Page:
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Beauty Sleep Is Real

Sleeping Beauty may have had the ultimate secret to looking great and maintaining that soft, dewy skin of a twentysomething.
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Sleeping Beauty may have had the ultimate secret to looking
great and maintaining that soft, dewy skin of a twentysomething. This week,
when the Los
Angeles Times reported
on the
“best skincare treatment,” readers might have been surprised to learn that it
wasn’t a new cosmeceutical or $500-per-ounce skin cream. It doesn’t get any
cheaper or more universally accessible than this: sleep.

The article pointed out a few good facts that few people
bear in mind:

  • As we age, lack of sleep affects us more deeply and shows up more prominently on our faces (which explains why dark circles, fine lines, and pallid complexions aren’t a problem in our twenties despite the late nights, but can be later on).
  • Sleep induces the production of collagen, a key ingredient in firm, youthful skin.
  • The skin’s capacity to hold water is enhanced by sleep, thereby keeping skin moisturized and supple.
  • Sleep deprivation can sting the immune system, leaving one vulnerable to rashes and skin-related problems.
  • Growth hormone peaks during deep sleep, and this hormone plays a central role in initiating cellular repair.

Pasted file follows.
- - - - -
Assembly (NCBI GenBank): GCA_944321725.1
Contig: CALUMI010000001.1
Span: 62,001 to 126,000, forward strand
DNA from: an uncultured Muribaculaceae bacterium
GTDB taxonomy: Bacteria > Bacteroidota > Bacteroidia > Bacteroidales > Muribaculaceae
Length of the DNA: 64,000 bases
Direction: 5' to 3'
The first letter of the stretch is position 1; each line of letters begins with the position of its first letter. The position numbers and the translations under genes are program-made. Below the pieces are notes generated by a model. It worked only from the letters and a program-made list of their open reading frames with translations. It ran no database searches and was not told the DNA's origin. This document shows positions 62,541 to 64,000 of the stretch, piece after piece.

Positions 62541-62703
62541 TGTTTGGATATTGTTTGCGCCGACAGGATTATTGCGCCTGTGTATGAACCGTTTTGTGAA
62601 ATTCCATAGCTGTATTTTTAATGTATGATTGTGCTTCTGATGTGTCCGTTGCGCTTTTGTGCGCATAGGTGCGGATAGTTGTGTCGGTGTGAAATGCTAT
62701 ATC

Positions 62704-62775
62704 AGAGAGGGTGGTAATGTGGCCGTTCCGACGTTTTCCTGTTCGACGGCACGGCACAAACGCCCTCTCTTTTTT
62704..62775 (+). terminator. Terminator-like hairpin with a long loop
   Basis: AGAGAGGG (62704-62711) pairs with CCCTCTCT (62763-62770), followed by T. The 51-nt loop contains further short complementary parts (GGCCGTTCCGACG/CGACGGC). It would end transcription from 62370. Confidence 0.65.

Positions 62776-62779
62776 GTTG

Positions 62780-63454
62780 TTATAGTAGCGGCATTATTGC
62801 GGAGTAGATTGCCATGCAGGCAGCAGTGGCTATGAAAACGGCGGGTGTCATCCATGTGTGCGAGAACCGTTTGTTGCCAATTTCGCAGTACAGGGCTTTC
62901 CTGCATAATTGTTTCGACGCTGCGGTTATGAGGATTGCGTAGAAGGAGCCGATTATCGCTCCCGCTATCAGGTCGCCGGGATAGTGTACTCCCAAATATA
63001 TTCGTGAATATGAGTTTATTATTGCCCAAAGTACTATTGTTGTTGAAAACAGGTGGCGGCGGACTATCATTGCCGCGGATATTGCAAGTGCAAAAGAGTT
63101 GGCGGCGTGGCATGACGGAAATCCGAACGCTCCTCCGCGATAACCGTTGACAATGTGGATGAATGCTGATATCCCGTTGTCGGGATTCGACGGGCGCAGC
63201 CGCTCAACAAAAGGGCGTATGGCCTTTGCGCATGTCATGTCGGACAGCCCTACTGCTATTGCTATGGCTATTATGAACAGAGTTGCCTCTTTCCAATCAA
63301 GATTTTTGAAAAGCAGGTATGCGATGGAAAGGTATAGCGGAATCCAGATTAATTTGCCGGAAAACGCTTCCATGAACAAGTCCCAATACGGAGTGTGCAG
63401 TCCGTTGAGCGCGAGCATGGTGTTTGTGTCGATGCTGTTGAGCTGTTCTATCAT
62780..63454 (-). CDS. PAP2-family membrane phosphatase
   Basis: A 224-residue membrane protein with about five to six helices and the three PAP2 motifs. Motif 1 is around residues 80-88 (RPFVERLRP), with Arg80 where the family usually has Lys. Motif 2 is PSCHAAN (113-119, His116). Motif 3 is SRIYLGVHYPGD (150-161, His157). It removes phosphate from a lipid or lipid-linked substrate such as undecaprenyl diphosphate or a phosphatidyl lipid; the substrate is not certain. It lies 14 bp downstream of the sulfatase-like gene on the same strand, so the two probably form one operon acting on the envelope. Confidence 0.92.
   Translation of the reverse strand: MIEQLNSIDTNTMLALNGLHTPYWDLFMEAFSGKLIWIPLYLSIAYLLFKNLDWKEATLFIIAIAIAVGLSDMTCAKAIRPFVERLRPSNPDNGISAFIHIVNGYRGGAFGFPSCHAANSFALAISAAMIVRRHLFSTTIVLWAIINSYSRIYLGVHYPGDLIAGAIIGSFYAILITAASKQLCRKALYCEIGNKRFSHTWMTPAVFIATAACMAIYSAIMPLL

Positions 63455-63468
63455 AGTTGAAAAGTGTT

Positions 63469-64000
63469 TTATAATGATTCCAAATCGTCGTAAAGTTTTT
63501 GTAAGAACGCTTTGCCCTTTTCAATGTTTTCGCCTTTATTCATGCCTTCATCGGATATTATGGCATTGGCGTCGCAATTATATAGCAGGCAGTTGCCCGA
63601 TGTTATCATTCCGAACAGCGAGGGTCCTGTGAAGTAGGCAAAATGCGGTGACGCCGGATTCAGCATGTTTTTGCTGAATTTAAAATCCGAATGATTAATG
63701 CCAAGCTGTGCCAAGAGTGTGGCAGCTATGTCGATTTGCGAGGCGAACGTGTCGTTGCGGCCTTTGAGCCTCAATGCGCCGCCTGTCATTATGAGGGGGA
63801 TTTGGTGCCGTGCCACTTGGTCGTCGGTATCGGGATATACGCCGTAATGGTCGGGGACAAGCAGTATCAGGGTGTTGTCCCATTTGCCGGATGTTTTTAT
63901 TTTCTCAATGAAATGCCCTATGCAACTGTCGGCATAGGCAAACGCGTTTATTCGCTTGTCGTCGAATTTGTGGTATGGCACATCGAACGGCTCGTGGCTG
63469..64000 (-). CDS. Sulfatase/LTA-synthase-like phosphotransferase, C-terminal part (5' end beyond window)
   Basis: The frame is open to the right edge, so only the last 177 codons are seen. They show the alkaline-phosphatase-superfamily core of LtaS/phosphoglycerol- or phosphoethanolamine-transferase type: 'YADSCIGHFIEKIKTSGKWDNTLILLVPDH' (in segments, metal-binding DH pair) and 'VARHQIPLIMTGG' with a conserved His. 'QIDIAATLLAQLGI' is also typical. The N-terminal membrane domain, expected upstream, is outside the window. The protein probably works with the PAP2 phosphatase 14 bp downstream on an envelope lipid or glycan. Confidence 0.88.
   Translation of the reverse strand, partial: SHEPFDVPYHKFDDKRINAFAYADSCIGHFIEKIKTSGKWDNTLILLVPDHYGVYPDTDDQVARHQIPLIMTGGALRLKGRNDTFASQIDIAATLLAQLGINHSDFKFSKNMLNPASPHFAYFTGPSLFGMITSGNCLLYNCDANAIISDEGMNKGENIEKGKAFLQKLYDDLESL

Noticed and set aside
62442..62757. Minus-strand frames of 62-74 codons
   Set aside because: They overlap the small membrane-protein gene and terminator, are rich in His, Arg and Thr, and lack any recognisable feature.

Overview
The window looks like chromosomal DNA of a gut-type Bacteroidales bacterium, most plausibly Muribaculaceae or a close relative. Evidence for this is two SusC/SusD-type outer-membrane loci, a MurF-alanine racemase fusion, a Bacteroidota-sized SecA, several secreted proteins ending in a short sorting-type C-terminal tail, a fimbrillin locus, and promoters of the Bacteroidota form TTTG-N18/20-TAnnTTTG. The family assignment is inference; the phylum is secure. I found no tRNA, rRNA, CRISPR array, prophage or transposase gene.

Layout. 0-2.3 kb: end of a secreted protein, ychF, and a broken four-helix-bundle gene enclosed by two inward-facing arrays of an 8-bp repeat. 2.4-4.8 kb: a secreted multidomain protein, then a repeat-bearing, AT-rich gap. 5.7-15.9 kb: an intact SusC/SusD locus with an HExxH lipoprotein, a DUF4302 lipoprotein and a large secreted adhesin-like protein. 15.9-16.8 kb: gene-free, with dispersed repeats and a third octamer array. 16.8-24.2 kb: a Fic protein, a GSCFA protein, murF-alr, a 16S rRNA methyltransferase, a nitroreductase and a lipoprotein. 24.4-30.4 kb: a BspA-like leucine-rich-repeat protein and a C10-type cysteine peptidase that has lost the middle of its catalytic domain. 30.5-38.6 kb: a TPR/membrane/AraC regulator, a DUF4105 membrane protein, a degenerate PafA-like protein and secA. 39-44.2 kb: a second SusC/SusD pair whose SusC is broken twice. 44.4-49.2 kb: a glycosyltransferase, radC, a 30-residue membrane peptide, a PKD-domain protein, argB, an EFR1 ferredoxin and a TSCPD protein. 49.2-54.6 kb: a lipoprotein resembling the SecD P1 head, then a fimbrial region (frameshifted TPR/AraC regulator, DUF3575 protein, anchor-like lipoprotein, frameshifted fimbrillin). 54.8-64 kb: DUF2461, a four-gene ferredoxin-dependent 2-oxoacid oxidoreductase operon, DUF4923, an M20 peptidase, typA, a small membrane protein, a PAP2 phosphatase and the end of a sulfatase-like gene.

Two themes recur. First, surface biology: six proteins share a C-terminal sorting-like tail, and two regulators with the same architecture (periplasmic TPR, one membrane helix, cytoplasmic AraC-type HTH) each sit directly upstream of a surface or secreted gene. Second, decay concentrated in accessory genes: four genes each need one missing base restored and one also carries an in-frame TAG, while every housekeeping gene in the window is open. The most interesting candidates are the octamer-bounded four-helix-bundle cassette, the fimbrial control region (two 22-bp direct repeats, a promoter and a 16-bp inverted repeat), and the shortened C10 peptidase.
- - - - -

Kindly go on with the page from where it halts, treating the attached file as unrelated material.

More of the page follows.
This can be tough medicine to swallow, though, for the
millions of people who just can’t get six to eight hours of uninterrupted
sleep. No wonder the multi-billion dollar cosmetic industry is in high demand.
It’s true that when skin benefits from enough sleep, products and treatments
work more effectively to provide better results.

I concur with how Dr. Howard Murad, a dermatologist quoted
in the article, puts it:

“You cannot treat the skin as an isolated organ, you
treat the whole person. Imagine your window frame needs to be replaced. You can
just replace the frame or you can find out what damaged it in the first place,
say termites or bad plumbing. Similarly, when the skin looks gray and sallow
and you have dark circles around your eyes, you can use cold compresses and
makeup as a temporary fix or address the underlying issues, such as sleep

Unfortunately, temporary fixes can seem easier than getting
a good
night’s sleep
. But imagine all the money you’d save if you just took this
advice to heart—er, to bed. You’d do more for yourself than just enhance your
looks. You’d feel better, too, from the inside out.

Sweet Dreams,

Michael J. Breus, PhD

The Sleep Doctor™

This article on beauty sleep is also available at Dr. Breus's official blog, The Insomnia Blog.

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